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Bean-to-bar innovations to reduce toxic elements in chocolate

Article-Bean-to-bar innovations to reduce toxic elements in chocolate

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From genome-edited plants to longer cocoa fermentation, we look at how farmers and chocolate brands can reduce toxic cadmium and lead in chocolate – and how consumers can reduce their exposure.

Earlier this year, non-profit Consumer Reports tested 28 different dark chocolate bars in the US and detected “concerning levels” of cadmium and lead in all of them.

Frequent exposure to lead in adults can lead to nervous system problems, hypertension, immune system suppression, kidney damage, and reproductive issues while cadmium can cause developmental problems, which is particularly concerning for children and pregnant women. 

These toxic elements are not introduced during chocolate manufacturing but during the cultivation and processing of cocoa.  

Cadmium is a heavy metal naturally present in the Earth’s crust but it becomes soluble in acidic soil and is absorbed by the roots of plants. Lead is also present in the soil and dust, mainly due to the use of leaded fuels that create particulates that settle in the environment.

Solutions require collaboration across the supply chain

“There are several ways to reduce lead and cadmium in the cocoa or chocolate supply chain,” said Kantha Shelke, PhD, principal at food science and research firm Corvus Blue and senior food safety lecturer at Johns Hopkins University.

Commercial viability is imperative for adoption and usually requires participation and support from every node across the value chain to participate and support.”

Carefully controlling how cocoa beans are processed can also reduce levels. Cocoa beans are generally fermented to improve their flavour, for instance, and one study found that when they are fermented for longer, they become acidic. This acidity means that the cadmium migrates away from the cocoa nib – the part that is used to make chocolate – to the outer husk, which is discarded.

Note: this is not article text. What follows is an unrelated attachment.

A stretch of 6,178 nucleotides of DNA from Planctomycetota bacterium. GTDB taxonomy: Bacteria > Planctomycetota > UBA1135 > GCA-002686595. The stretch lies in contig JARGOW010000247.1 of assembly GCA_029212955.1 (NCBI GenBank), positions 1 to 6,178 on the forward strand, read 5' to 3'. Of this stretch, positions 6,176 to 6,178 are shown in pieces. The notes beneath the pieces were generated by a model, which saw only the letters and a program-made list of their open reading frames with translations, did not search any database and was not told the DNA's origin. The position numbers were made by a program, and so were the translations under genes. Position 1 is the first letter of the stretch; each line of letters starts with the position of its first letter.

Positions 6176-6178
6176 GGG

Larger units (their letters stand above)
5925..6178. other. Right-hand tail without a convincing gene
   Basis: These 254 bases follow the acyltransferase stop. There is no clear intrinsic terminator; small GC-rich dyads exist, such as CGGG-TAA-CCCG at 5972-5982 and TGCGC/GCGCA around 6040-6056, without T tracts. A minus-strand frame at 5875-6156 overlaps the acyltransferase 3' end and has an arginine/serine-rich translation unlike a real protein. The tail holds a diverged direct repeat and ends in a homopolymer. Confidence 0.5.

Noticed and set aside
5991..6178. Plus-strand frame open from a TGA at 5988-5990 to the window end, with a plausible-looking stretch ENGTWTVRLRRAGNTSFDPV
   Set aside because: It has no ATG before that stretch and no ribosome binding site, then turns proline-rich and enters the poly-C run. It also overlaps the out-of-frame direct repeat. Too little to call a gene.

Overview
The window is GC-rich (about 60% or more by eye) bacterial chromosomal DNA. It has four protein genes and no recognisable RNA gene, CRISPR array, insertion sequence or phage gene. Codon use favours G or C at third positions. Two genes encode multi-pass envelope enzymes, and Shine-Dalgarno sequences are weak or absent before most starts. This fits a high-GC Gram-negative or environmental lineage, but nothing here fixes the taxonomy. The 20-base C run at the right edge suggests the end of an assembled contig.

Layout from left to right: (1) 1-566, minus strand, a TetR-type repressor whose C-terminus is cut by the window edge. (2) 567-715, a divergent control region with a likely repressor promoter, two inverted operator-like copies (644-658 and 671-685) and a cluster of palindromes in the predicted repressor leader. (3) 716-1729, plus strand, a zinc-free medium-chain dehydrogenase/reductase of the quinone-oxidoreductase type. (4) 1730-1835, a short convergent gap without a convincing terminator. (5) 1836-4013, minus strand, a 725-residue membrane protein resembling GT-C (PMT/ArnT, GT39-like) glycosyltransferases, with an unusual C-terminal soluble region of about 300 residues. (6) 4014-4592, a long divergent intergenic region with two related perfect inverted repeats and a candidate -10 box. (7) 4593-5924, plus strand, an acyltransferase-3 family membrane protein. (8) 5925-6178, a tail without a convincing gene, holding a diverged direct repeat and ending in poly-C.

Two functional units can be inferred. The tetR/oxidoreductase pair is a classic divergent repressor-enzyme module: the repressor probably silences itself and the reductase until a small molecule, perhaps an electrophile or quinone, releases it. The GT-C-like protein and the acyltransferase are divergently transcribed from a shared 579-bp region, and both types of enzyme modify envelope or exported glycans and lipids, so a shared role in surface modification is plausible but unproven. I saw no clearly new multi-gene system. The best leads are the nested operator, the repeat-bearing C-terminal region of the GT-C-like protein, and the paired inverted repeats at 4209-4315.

This can decrease cadmium concentrations in the nib by a factor of 1.3, making it a useful technique to reduce levels. However, processors must control the fermentation process carefully or the cocoa nibs – and final product – will have an acidic flavour.

“Ensuring that the levels of cadmium and lead are at their lowest requires staying close to the source and being knowledgeable of the processing methods and their implications,” said Shelke. “Manufacturers getting their cocoa supply on spec can be reasonably assured of consistent quality while those shopping for bargains will not.”

Another strategy is to blend cocoa sourced from different regions. Latin American producer countries tend to have greater cadmium levels than other countries due to the volcanic nature of their soil.

The Democratic Republic of Congo and Sierra Leone currently attract greater interest from European buyers as alternative sources of organic cocoa beans because of the lower cadmium content compared to Latin American sources, according to the Centre for the Promotion of Imports from developing countries (CBI), part of the Netherlands’ Ministry of Foreign Affairs.

Harnessing the soil microbiome